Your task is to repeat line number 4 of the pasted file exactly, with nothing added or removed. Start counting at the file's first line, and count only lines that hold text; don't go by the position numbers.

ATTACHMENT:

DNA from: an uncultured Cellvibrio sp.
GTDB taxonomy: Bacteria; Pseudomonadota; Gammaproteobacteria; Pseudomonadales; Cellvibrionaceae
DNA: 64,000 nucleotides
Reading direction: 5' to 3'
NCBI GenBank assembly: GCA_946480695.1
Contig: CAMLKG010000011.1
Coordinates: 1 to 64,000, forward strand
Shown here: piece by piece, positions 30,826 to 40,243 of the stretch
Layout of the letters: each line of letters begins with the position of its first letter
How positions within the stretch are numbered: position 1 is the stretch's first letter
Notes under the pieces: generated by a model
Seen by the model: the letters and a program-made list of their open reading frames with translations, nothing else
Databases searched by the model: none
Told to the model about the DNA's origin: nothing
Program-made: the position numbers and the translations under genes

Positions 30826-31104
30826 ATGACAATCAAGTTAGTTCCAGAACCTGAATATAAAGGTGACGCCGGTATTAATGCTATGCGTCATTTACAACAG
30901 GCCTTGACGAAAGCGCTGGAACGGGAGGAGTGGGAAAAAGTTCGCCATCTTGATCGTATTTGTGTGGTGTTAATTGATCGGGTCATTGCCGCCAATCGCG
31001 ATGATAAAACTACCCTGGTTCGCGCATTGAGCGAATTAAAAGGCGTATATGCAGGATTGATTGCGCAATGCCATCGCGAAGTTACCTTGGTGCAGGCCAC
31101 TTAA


Reading direction: 5' to 3'